TRINIDAD, CO – Linda Linville climbed down the steep stone steps into the dugout on the southern Colorado prairie Sunday where one branch of her family was wiped out in one day 100 years ago.
Her great aunt, her unborn baby and two children died in a fire that broke out during a battle between coal miners striking against John D. Rockefeller, Jr. and the Colorado National Guard in what became known as the Ludlow Massacre. Twenty-seven-year-old Cedilena Costa, 4-year-old Lucy and 6-year-old Onofrio suffocated from the smoke as they hid below ground to escape the battle. Linville said Cedilena’s husband, Charlie Costa, a union organizer, was captured and shot in the head that day and never knew his family’s fate.
“Anyone who says they died in vain is wrong,” said Linville, a retired history teacher from Corona, Calif., referring to the fact that the miners eventually ended up going back to work without winning any of their demands.
The massacre and battle left 21 people dead, including the Greek-American union leader Louis Tikas, and set off 10 days of civil war in which the miners killed 30 mine guards, supervisors and strikebreakers. They surrendered only after President Woodrow Wilson sent federal troops to the state.
The deaths drew national attention to the long running strike and forced Rockefeller to take a public role in Colorado Fuel & Iron. He instituted a company union and grievance system, which the miners later rejected when they won the right to unionize on their own during the New Deal. The massacre and the deadly Triangle Shirtwaist fire in 1911 are credited with the helping win the eventual passage of the 1935 National Labor Relations Act.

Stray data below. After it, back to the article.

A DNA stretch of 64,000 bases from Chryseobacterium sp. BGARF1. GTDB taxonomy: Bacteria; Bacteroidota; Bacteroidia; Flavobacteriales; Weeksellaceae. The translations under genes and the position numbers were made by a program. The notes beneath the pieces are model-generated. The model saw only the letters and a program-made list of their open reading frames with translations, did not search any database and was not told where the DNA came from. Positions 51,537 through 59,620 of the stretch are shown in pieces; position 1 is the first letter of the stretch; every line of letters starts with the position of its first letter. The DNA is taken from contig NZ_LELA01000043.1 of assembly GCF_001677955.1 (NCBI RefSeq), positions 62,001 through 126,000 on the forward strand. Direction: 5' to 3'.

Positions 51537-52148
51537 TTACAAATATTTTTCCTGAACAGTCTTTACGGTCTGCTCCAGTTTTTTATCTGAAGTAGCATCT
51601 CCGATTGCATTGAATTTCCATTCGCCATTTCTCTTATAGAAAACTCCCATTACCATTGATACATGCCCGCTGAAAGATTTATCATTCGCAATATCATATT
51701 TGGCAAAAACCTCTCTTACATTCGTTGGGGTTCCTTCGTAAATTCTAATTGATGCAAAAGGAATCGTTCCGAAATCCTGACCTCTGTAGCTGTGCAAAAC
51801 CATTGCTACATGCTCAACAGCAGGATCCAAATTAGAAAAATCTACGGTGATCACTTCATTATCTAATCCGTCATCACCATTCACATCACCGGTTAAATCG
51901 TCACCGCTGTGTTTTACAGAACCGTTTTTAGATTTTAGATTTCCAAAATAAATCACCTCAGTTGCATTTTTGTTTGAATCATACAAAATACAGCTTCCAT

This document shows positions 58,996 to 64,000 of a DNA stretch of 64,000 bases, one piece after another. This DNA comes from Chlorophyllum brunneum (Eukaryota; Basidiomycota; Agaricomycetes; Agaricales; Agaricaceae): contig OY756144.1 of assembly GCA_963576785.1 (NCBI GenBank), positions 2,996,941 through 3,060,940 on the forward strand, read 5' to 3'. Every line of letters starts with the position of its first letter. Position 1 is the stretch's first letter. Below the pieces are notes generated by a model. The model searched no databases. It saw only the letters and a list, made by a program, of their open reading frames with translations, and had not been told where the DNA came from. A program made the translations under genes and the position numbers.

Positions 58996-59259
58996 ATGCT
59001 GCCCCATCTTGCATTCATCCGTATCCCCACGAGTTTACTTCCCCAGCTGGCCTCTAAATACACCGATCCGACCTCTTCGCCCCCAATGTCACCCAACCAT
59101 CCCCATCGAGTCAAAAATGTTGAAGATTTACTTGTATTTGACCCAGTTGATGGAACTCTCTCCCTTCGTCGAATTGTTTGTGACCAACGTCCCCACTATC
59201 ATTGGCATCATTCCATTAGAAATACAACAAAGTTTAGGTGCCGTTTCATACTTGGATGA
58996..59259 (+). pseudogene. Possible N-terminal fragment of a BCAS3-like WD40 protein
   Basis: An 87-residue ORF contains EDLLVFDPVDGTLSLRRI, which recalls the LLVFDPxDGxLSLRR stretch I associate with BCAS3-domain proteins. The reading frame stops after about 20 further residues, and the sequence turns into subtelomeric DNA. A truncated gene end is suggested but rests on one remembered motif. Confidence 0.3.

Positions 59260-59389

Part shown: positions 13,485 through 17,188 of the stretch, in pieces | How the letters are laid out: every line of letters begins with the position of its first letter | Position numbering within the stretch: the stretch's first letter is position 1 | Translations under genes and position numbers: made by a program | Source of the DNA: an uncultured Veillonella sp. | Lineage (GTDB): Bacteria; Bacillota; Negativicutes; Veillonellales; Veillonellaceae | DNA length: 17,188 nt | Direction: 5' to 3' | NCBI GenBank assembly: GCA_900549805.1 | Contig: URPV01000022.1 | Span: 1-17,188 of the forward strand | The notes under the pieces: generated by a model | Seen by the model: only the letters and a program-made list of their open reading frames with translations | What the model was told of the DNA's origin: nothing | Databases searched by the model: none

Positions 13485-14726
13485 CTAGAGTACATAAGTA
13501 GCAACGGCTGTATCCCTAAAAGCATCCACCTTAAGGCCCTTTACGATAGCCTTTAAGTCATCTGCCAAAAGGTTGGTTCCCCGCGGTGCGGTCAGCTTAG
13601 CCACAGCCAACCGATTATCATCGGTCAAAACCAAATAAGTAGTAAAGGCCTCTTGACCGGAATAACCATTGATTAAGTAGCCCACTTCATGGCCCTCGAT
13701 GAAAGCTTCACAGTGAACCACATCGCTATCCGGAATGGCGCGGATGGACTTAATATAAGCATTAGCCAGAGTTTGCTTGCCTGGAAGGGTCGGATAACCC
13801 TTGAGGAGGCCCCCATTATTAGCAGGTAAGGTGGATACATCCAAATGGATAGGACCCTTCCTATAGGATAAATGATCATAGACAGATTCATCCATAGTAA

Linville and over 100 others — including members of the United Mine Workers of America wearing the red bandanas the strikers wore — gathered at the site of the former Ludlow tent colony to mark the massacre’s 100th anniversary with a Greek Orthodox Easter service. It was very similar to the one the miners, who came from a variety of countries, shared in 100 years ago with the Greek strikers the day before the massacre. The Easter service included the traditional reading of the Gospel story in several languages to symbolize the universality of its message.
The service was low-key, with participants seated on folding chairs and wooden picnic tables underneath a pavilion near the railroad tracks. No statewide elected officials attended.
Just yards away from the memorial to the miners and dugout, the crowd held candles and listened and repeated the liturgy focusing on joy over Christ’s resurrection.
Metropolitan Isaiah of Denver, the leader of the Greek Orthodox church in Colorado and 11 other Western states, led the service, noting that a priest named Isaiah also led the funeral service for Tikas 100 years ago. He said the massacre ultimately led to good by exposing the exploitation of the mostly immigrant workforce.
“The news spread all the way to Washington, D.C., and to all parts of the country and people started waking up,” he said.
Linville’s infant mother and her family were among the striking coal families too but survived. Her Sicilian-born grandfather started coal mining at 12 but gave it up after the massacre and the family eventually moved to Los Angeles to start over again. Her grandfather and grandmother named their next child Charlie after his brother.